How many times a day does someone ask you if you’re certain: are you certain you want to cancel your reservation? Stay home rather than going out with friends? Bring your laptop with you? Or how many times a day do you internally second guess yourself: do really want to order another beer? Should I have turned left back there? Will I or won’t I need my umbrella? Uncertainty and incomplete information are hallmark characteristics of our daily lives. Though the questions above are seemingly trivial, take a moment and consider how many times you have needed think about a choice.
Let’s proceed further with the beer example. How often does the waiter at a bar need to go away and come back before you’re certain about what beer you want to order? For me, it borders on nearly every time: do I choose the same beer that I always get, cowardly shying away from the uncertainty of selecting a new beer, or do I boldly try something different and perhaps exciting? Admittedly, more often than not, the incomplete information that I am faced with—the not knowing of changing up my beer choice—precludes me from trying a new beer, even though I know it's rare beer that I don’t like. The uncharted territory of uncertainty, no matter how small, prevents me from considering alternative information and making a change.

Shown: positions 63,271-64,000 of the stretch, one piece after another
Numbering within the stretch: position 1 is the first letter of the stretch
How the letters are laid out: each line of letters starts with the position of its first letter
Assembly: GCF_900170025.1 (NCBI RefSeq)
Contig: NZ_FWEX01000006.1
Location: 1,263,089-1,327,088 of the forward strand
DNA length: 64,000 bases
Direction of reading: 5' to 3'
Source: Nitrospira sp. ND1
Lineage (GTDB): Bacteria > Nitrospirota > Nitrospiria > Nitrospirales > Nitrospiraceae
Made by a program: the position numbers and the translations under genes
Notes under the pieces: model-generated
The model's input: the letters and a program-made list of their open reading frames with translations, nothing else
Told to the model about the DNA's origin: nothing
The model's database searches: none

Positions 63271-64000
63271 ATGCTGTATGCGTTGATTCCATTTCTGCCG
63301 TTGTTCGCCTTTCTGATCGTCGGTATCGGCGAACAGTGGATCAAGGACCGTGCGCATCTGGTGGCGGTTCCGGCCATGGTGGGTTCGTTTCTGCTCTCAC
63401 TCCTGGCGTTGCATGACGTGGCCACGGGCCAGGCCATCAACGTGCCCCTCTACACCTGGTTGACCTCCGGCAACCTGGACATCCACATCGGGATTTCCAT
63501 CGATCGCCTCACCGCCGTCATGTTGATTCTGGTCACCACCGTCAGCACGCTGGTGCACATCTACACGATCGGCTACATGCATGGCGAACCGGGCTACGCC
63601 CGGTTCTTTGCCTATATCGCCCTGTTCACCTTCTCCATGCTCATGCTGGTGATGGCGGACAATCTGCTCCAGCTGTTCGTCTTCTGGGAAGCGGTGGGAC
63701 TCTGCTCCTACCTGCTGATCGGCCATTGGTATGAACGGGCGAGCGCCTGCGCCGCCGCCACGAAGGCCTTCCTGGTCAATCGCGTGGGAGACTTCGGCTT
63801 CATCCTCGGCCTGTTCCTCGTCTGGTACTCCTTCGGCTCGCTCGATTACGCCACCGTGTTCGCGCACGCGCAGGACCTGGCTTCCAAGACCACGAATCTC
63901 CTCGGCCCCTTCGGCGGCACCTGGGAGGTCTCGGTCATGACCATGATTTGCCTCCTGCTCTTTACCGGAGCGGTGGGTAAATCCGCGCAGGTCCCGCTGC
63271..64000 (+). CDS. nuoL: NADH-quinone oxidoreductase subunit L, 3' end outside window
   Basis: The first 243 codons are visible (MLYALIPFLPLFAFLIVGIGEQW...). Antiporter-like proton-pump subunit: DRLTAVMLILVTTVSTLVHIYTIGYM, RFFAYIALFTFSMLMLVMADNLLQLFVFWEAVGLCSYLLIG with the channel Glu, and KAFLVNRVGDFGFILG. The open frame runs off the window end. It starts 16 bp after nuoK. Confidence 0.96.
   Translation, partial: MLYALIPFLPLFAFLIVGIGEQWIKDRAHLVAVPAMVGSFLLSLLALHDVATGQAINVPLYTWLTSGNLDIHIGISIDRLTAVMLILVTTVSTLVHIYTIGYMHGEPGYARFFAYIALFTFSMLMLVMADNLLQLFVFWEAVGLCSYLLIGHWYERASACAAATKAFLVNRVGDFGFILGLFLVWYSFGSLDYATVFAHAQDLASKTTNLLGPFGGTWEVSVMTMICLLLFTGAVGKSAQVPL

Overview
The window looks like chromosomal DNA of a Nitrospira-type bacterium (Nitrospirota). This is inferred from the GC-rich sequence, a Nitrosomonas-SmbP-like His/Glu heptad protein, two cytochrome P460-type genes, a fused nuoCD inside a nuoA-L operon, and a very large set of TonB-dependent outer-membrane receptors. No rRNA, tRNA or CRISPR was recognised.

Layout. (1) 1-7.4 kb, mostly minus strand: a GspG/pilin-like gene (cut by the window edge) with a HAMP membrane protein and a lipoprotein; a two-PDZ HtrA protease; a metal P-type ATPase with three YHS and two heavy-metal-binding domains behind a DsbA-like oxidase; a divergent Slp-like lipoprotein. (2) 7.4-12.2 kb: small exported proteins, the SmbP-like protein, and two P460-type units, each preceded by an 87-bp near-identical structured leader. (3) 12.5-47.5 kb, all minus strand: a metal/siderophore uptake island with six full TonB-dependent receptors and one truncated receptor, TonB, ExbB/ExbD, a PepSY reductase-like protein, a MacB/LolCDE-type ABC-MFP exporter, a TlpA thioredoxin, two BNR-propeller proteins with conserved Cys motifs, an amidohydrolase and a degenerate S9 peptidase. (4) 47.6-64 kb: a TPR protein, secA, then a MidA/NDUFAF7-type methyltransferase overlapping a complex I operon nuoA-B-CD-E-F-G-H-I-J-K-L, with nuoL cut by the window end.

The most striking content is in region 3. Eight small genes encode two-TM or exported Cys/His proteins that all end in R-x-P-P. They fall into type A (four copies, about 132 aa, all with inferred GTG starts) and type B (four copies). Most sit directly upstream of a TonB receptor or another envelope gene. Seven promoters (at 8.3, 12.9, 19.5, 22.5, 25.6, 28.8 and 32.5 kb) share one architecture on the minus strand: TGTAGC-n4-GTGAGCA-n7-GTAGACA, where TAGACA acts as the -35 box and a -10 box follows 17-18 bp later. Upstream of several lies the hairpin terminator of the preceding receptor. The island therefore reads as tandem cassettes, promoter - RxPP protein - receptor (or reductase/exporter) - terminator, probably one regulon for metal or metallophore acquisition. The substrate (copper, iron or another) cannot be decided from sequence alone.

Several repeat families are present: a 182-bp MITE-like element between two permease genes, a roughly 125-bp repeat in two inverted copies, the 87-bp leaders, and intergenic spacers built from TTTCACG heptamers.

Though much more serious in nature, the same uncharted territory of uncertainty plagues scientists, especially when faced with reporting issues of uncertainty in controversial topics, such as climate change, to the public. Common challenges in all of science—and especially in a field of science as complex as climate change—frequently include phenomena occurring at global scales where there is incomplete information and evidence that’s not exactly tidy. As a result, scientists are faced with difficulty when communicating their results: how can inherently uncertain science be communicated to the public in a way that is clear and honest, yet conveys the confidence with which humanity must act to avoid detrimental impacts resulting from climate change? This need, at least historically, has been largely unmet. In fact, communicating the science of climate change, and the gravity of our decision not to act, has been one of the most storied failures of the Intergovernmental Panel on Climate Change (IPCC). Inexperienced with public communication and naïve to the role of the media, initial strategies employed by the IPCC to communicate with the public struggled to balance providing clear facts about the science while acknowledging the inherent uncertainties. In 2005 when the media found, and subsequently leaked evidence of this internal grappling, the public became more uncertain about climate change than ever before. Suddenly, the small, uncharted territory of uncertainty became increasingly large in the minds of millions, and the willingness to accept climate change, marred by this controversy, became increasingly unlikely.